Conclusions

Mood disorder has an important neurobiological basis. This stretches from a vulnerability, which seems to be attributable to polymorphism in genes critical to stress regulation, through the impact that early experience has on the subsequent programming of the brain for stress responses, to the final responsiveness when encountering particular personal adversity in later life. Biological studies have highlighted the role of key brain areas within the limbic system such as the cingulate cortex and amygdala. We are still a long way from understanding, with any precision, the critical connections and cellular mechanisms, but the function of monoamine neurones generally, and serotonergic projections in particular, is closely associated with mood regulation. Peptide neurotransmitters have long seemed likely to play a central role in stress regulation, and their potential as targets for antidepressant drug action may yet be fulfilled. Finally, observations in the most chronic illnesses and in the elderly with depression have highlighted the possibility of a functional neuropathology underlying severe mood disorder that remains poorly understood.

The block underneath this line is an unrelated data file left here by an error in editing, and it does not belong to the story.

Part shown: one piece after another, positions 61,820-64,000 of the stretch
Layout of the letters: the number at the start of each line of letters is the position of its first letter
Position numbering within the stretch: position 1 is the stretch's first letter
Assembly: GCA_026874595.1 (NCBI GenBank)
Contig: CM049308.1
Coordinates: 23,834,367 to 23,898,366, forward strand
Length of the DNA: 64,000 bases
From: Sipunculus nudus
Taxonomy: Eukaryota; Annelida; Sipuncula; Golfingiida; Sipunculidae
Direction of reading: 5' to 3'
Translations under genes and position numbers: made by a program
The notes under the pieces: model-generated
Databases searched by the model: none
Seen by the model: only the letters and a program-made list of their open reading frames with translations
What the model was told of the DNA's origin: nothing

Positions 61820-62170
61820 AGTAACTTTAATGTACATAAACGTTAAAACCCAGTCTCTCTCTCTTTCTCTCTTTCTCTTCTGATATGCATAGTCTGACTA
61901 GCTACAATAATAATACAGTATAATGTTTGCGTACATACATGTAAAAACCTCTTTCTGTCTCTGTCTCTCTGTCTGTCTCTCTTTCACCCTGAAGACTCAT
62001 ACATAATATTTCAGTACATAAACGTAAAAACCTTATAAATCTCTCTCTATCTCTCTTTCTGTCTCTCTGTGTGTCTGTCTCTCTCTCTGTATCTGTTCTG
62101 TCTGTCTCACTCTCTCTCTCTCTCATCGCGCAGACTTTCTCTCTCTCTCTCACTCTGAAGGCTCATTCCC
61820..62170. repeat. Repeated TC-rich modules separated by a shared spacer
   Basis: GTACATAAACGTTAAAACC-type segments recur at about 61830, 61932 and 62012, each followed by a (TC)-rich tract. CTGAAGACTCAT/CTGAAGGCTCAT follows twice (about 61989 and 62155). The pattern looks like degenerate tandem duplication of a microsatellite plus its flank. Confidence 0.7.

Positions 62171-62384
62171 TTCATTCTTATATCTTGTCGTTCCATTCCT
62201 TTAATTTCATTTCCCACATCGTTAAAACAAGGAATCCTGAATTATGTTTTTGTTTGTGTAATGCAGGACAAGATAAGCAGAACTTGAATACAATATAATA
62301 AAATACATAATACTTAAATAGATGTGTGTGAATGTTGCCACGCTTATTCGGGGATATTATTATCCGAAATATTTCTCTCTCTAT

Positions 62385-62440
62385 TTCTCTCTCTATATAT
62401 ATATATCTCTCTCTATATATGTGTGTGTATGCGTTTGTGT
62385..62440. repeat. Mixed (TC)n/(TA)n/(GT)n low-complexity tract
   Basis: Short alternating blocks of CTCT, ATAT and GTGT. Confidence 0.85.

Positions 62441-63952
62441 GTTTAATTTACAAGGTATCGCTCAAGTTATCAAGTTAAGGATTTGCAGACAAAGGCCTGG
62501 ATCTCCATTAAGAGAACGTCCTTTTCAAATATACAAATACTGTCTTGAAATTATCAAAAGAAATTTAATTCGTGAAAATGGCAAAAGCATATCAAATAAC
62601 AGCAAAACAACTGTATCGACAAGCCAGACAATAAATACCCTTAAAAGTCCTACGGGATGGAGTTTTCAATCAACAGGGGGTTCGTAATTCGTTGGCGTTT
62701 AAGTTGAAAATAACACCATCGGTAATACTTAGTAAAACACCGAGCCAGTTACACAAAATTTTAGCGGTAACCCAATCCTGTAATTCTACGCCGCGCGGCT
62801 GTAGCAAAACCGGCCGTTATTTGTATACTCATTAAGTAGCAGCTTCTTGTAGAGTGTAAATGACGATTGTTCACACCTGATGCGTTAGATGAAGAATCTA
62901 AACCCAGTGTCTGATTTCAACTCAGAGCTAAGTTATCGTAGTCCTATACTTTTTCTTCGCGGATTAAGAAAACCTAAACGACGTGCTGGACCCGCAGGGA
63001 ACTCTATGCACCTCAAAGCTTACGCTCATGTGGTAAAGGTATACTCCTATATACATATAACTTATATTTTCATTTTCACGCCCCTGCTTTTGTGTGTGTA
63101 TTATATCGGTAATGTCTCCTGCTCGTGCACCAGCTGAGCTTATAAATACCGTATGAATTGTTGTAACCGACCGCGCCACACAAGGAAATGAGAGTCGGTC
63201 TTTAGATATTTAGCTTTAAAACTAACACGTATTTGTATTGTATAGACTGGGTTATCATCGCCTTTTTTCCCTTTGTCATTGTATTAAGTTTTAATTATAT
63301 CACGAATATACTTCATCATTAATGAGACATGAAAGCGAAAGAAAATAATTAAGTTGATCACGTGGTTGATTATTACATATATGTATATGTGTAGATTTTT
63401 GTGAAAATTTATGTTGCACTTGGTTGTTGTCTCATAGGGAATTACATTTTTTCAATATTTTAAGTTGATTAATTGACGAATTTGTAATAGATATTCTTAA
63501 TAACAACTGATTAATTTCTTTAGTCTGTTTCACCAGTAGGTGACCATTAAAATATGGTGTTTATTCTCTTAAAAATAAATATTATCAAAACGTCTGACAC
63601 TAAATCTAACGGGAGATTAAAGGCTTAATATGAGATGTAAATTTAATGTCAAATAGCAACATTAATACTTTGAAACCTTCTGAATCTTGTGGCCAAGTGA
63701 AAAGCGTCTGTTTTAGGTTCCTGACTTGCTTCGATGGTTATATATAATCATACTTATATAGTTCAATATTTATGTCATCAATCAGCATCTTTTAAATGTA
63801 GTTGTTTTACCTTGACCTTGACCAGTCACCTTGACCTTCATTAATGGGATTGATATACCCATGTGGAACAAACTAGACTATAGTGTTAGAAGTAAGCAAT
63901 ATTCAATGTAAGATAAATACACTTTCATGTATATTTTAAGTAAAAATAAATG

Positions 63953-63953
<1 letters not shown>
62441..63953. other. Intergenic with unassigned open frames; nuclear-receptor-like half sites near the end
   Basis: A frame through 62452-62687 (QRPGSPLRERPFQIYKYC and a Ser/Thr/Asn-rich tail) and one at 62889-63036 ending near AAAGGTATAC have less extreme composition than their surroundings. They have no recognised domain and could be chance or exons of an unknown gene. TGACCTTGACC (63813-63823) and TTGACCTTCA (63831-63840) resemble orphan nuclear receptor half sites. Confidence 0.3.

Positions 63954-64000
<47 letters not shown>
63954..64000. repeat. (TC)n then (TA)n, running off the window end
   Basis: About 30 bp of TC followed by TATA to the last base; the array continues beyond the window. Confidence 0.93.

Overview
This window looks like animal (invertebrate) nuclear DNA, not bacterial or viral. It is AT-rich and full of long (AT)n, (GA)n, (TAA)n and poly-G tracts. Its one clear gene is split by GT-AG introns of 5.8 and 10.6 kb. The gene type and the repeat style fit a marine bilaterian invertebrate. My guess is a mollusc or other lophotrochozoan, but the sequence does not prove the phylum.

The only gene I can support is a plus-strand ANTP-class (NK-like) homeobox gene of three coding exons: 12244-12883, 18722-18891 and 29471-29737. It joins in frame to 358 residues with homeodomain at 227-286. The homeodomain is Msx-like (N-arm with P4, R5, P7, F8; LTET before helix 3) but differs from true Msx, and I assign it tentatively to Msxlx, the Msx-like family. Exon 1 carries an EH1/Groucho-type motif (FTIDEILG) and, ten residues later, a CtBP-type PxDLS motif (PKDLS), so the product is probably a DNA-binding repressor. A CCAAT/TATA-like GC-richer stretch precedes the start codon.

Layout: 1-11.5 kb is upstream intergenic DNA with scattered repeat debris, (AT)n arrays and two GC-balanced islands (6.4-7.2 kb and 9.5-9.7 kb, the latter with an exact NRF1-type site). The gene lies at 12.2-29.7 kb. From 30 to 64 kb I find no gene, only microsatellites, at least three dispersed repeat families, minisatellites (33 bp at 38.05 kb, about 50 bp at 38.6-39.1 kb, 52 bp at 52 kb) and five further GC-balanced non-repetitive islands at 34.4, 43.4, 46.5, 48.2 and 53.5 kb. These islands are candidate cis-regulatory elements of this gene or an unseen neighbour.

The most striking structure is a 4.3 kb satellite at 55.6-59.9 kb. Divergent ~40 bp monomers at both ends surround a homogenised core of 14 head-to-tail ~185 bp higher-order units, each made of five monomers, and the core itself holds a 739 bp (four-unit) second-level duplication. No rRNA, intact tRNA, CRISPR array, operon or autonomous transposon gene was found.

The approaches of clinicians to the phenomenon of depression still polarize around the biological and the psychosocial. The main purpose is sometimes little more than an assertion of professional territory. This is both regrettable and unnecessary. Any account of depression that claims to be purely social or even psychological misses the point that we are also, in our natures, biological. It is possible to embrace the biology of depressive illness as a fact, while simultaneously acknowledging that it is expressed, and in particular experienced, by patients in psychological terms. Dualism has done psychiatry no favours by teaching us to create a dichotomy between a world of brainless minds and another of mindless brains. The fact that there is an underlying biology which can be unified with a brain-based psychology is, in itself, evidence neither for nor against the likely effect of biological versus psychological treatment. Only with an integrated understanding of the biology and the psychology of mood disorder will we understand the potential and limitations for treatments based on drugs or talking.

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